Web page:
Sunday, May 23, 2010
Local club meeting
On Friday I did the hive inspections. It was hot and I decided to limit my inspections to a quick examination of the second stories and a refilling of the feeders.
If the first colony to start drawing comb in the second story is an indication of colony strength then Galway is outperforming Clare. This surprises me because Galway had always seemed a little behind Clare. Even the activity outside the hive had always seemed a little busier at Clare.
It was the Galway colony that was installed a few days after Clare because we had to wait for a new queen. But as of Friday, Galway had started work on the two middle frames of the second story and in Clare nothing had been done in the upper hive body. Still, both colonies seemed healthy and active. And the weather forecast indicates they should have plenty of opportunity to forage and strengthen in the week ahead.
On Saturday I attended our local beekeeping club meeting. We were supposed to be installing the club hive but the guy supplying the bees didn't make it. Apparently he had a graduation to attend. You'd think that would have brought an end to the meeting in very short order but it lasted for about 4 hours and was very informative.
The meeting was held at the home of two of our club members, Bob Grajewski and Sue Garing. The day and the setting were picture perfect.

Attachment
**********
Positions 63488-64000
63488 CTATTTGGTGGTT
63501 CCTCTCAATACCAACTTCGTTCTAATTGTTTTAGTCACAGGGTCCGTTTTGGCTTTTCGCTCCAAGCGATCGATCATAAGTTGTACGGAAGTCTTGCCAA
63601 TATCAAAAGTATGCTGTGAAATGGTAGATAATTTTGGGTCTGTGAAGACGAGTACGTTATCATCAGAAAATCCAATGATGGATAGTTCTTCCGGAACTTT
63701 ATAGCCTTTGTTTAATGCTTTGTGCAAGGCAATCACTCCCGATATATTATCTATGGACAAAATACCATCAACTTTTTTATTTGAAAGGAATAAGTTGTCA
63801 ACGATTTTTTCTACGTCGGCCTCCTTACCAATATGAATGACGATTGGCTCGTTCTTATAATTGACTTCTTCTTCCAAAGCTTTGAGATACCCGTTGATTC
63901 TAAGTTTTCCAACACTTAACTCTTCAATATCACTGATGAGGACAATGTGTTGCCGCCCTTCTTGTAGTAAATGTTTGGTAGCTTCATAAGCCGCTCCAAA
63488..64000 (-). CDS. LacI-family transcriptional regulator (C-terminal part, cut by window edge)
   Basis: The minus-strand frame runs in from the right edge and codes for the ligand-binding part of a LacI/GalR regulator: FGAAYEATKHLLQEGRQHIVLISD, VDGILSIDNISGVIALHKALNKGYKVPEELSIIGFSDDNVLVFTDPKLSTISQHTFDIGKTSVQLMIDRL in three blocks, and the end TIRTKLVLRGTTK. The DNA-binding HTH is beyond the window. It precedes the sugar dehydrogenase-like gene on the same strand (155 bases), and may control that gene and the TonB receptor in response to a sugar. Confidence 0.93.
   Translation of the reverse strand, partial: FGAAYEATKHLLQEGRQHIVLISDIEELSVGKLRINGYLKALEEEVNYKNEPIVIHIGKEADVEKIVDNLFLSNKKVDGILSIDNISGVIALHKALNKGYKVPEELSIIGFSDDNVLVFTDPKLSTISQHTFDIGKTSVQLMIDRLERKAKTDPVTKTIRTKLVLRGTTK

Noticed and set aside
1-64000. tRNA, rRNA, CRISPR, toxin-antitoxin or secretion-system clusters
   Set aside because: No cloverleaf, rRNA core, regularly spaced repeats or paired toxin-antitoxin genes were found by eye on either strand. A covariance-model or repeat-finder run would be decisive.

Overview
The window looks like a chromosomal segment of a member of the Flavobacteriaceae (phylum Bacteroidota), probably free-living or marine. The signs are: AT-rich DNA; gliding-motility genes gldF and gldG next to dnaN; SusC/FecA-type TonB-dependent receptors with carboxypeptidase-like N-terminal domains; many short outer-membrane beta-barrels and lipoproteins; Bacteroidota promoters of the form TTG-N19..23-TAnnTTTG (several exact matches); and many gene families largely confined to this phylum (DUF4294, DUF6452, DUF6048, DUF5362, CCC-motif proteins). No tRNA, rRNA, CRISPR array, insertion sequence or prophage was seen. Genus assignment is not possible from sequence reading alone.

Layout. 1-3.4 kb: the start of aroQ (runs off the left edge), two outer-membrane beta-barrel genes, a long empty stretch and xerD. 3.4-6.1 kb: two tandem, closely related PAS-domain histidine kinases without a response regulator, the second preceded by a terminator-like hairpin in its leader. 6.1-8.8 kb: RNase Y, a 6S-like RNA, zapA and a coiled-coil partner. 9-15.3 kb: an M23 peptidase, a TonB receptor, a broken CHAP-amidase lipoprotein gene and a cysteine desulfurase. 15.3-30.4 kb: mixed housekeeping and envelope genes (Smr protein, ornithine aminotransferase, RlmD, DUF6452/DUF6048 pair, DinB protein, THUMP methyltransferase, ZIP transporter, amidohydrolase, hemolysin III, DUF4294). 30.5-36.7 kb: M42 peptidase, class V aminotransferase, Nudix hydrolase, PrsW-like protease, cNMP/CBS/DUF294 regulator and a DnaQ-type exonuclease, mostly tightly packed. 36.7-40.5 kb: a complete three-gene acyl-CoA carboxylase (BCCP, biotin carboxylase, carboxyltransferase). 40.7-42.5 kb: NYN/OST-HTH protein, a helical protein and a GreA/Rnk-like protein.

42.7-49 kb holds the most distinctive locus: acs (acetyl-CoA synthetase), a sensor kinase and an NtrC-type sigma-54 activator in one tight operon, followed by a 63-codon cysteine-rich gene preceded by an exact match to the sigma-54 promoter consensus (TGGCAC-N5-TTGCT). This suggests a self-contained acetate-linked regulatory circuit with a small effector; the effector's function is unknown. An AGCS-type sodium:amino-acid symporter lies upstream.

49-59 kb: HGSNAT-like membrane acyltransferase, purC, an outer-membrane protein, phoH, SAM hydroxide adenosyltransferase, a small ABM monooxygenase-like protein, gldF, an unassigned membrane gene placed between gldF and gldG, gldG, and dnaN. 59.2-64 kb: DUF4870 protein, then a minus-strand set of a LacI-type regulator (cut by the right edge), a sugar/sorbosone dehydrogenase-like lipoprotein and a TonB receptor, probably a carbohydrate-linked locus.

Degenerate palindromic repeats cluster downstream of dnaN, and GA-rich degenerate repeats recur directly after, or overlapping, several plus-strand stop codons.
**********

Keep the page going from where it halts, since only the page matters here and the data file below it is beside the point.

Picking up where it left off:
We had an opportunity to do inspections of a number of Bob and Sue's hives. They had inserted drone frames in the hives as a trap for mites. The mites like to use the drone cells for breeding because drones take a few days longer to develop than worker bees. So frames are inserted with drone cells. The mites settle in to the drone brood. The beekeeper comes along and removes the drone frames and freezes them -- killing the mites (and yes, the developing drones -- but in the bee world drones are often expendable.)
Of course, before you can take the frames you have to remove the bees that are tending to them. An examination of this drone frame proved worthwhile in that the queen was spotted on it. She was gently removed by hand and lowered into the hive before the rest of the bees were given the shake down.
All in all, it was a very worthwhile meeting topped off by finding and capturing a swarm as the meeting was drawing to a close. When the club president just happened to notice the swarm of bees on a nearby bush it reminded me of a line from an old Chevy Chase movie: "Queue the deer." If you haven't seen the movie Funny Farm, check it out. Good flick. Anyway, this swarm seemed to show up at the perfect time as if on queue. It was a great finish to an eventful meeting.